“What have they done?” we’ve asked. The radically redesigned 2016 Nissan Maxima still lays claim to the 4DSC (four-door sports car) moniker, but albeit in a much larger shape. Returning after a year under the knife for some plastic surgery and a bit of a diet, the largest of Nissan’s sedans returns ready for a new day.
But is this Maxima still worthy of the shorthand 4DSC nomenclature? That depends on what kind of an answer you are looking for. Read on for more.
Now into its eighth generation dating back to the 1981 Datsun Maxima sedan, it wasn’t until the third-generation (1988-1994) when the Nissan received the 4DSC sticker in the side windows that the enthusiasts began to take notice. During that same time, the Maxima began its gradual climb into maximum territory, growing from the compact size of the original model to what the EPA now considers mid-size and the J.D. Power research firm terms a large car offering. Regardless of the differing opinions, it appears to our eyes as a large unibody sedan capable of transporting five passengers in entry-luxury splendor.
A look back to look ahead.
The 2016 Maxima gets its power from a new version of the brand’s 3.5-liter (VQ35DE) V6 engine. Producing 300 horsepower at 6,400 rpm and 261 lb-ft of torque at 4,400 rpm, it still relies on a sequential multi-port electronic fuel injection system to feed its fire. Power is delivered to the front-wheel-drive system via Nissan’s Xtronic continuously variable transmission (CVT
) with manual shift mode.
We are generally not fans of CVTs, but if we must, the Nissan model is the one we’d choose. In this application, it is tuned for the enthusiast driver, using D-Step shift logic that helps offer quicker starts and simulated “gear shifts” throughout its range. Curiously, there were no steering wheel-mounted paddle shift levers aboard to help bolster the 4DSC credentials.
Driving dynamics are enhanced by an already lighter (80-pounds) and stiffer (25-percent) platform that rides on a subframe with struts and coils in front while the rear utilizes a multilink suspension kit with ZF Sachs monotube shocks. Front and rear stabilizer bars finish, and in the process, stiffen the ride in all Maximas except the SR, which receives a unique, more performance-oriented specification.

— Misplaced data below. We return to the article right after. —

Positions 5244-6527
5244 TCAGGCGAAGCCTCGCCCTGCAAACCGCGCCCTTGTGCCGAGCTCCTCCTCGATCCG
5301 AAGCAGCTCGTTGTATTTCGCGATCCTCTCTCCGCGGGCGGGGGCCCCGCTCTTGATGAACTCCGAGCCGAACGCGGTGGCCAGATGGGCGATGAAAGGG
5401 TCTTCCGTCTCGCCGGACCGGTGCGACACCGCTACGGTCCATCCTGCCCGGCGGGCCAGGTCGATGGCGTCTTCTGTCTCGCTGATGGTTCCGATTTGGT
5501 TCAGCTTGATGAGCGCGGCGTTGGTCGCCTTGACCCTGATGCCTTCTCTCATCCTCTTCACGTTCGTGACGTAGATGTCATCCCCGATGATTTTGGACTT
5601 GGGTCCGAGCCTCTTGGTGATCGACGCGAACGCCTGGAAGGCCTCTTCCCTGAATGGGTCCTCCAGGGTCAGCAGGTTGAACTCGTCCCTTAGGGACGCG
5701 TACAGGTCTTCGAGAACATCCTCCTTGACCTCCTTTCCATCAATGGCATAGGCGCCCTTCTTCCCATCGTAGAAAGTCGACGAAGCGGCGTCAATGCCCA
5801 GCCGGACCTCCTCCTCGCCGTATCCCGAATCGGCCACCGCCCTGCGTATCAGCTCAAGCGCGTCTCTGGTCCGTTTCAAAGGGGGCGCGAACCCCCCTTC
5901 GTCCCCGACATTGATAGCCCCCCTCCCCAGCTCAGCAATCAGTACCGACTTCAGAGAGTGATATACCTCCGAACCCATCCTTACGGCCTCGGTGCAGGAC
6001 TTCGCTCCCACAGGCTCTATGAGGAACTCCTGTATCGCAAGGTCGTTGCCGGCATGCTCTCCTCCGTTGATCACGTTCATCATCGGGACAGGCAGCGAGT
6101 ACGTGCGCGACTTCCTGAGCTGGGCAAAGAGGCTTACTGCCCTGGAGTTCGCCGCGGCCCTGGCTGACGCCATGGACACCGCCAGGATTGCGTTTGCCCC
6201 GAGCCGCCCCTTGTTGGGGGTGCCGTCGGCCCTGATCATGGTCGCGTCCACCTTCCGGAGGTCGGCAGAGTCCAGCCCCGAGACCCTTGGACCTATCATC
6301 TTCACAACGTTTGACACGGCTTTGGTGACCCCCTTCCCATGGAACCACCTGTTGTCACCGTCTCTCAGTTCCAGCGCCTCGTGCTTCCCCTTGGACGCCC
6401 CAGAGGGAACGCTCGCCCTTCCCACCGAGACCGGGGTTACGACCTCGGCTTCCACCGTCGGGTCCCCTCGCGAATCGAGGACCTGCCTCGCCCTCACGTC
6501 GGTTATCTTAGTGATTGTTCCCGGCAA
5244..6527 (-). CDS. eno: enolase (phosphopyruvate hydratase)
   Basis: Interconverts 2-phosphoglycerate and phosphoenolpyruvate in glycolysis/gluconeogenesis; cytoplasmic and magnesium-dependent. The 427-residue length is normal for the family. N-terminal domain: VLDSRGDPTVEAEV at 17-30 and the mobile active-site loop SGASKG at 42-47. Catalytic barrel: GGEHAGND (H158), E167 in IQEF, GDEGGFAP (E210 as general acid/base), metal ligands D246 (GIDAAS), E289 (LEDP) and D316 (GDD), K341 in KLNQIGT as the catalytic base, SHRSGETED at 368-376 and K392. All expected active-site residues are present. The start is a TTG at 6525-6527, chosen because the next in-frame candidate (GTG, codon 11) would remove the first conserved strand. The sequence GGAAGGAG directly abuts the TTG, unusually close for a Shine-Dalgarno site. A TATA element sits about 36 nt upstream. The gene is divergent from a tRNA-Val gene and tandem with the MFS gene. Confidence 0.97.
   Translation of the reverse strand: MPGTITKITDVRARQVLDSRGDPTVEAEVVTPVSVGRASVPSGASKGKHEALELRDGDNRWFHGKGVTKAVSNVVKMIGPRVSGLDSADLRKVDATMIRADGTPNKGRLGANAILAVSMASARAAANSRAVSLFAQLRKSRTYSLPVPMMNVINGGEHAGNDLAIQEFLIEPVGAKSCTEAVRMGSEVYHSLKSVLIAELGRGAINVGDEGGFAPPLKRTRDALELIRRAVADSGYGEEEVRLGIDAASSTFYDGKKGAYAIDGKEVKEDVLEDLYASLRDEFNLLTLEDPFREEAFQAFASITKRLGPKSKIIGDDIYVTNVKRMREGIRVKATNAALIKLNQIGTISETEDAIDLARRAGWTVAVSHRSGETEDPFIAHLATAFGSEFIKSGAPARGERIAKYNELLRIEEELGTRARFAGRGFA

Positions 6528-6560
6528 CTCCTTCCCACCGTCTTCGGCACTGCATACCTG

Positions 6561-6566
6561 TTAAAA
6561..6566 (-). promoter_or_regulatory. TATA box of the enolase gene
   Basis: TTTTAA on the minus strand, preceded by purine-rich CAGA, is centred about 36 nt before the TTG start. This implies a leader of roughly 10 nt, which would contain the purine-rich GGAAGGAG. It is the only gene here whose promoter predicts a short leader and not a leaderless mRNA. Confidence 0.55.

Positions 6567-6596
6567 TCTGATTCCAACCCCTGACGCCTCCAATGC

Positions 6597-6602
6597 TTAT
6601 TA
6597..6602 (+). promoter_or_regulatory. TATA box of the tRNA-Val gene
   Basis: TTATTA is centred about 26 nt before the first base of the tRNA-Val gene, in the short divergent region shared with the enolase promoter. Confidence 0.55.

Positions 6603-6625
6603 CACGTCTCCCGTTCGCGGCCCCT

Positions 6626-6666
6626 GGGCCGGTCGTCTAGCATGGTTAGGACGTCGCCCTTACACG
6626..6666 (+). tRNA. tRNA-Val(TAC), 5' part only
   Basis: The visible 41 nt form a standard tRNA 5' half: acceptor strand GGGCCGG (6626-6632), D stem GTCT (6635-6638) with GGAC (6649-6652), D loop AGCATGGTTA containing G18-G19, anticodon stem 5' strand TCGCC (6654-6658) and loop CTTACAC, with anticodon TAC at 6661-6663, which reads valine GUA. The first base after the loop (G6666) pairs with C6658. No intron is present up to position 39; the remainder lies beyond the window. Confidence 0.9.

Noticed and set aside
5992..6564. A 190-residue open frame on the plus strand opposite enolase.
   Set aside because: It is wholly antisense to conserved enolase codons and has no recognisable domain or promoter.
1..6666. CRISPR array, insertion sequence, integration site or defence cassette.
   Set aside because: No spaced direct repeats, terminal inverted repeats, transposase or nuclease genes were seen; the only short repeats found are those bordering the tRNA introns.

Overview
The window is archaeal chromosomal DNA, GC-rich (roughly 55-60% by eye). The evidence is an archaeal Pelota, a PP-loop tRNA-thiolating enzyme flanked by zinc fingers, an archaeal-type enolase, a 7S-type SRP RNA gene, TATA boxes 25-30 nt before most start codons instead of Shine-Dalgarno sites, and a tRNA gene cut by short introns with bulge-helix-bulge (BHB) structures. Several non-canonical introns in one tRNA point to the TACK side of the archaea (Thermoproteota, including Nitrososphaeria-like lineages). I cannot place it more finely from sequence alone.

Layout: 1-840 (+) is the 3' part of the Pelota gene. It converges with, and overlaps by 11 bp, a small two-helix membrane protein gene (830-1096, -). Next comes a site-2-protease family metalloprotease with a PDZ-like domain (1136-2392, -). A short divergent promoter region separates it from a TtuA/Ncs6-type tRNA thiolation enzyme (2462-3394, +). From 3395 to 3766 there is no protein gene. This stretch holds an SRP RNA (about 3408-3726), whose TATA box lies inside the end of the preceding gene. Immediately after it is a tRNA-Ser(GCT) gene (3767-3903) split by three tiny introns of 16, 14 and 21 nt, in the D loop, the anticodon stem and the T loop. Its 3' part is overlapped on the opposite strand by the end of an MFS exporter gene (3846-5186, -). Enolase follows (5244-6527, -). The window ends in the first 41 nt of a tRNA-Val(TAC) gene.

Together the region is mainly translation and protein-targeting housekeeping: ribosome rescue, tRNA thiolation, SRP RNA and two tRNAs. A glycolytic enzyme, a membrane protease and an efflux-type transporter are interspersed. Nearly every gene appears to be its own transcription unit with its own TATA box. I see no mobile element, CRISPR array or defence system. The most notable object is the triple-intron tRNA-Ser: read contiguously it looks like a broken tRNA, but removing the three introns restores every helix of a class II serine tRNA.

Being of the Platinum persuasion finds the Maxima loaded to the gills with creature comforts that probably counteract all the weight savings seen in this latest model. Our sampler included a dual-panel Panoramic moonroof, a rear window power sunshade, premium leather-appointed eight-way adjustable Zero-gravity power seats with diamond quilting, an eight-inch color display with multi-mode controls, Nissan’s around-view monitor for a bird’s eye view of obstacles around the vehicle, mahogany wood-toned finishers, a Bose 11-speaker sound system with active noise cancellation and active noise enhancements to bring that cancelled sound (i.e.: engine noise) back into the cabin.
Electronically, all the gadgets and gizmos are there as well, including Sirius XM Satellite Radio, Sirius XM Traffic, Bluetooth hands-free and streaming audio functionality, a seven-inch advanced drive assist display, dual zone climate control, and finally, Nissan Intelligent Key with push button starter. From a safety standpoint, look for Blind Spot Warning with Rear Cross Traffic Alerts, Driver Attention Alert (Time for coffee?), and Vehicle Dynamic Control with Traction Control System. Rounding out this list of heavy hitters, our Maxima Platinum was equipped with Nissan’s Predictive Forward Collision Warning, and Forward Emergency Braking, which reacts to braking two vehicles ahead of it.
Competition? Of course. Even though the 2016 Maxima returns after a year of hibernation, it knows that the competition hasn’t been sleeping. It only takes a minute to find the parking lot of a restaurant that offers “early bird” specials filled with such segment stalwarts like the Toyota Avalon, the Chrysler 300, Hyundai’s Azera, the Kia Cadenza, Lexus ES 350 and the Buick LaCrosse. Of this group, we think the Maxima will skew to a younger buying set, thanks to its more radical looks, rather than the somewhat more conservative offerings from the other brands.
About those looks… Sharply creased, angular, expressive, the 2016 Nissan Maxima is all of that. Based on the brand’s Sport Sedan Concept car of 2014, it’s a look that you will absolutely either love or not. Based on a groundbreaking design that first appeared on the Nissan Murano SUV
, the up-front V-motion grille leads off with a fighter jet-inspired maw that is pretty unique to the segment. The truth is you won’t see many other apertures or boomerang-style lighting looks as seen in the Nissan family of vehicles.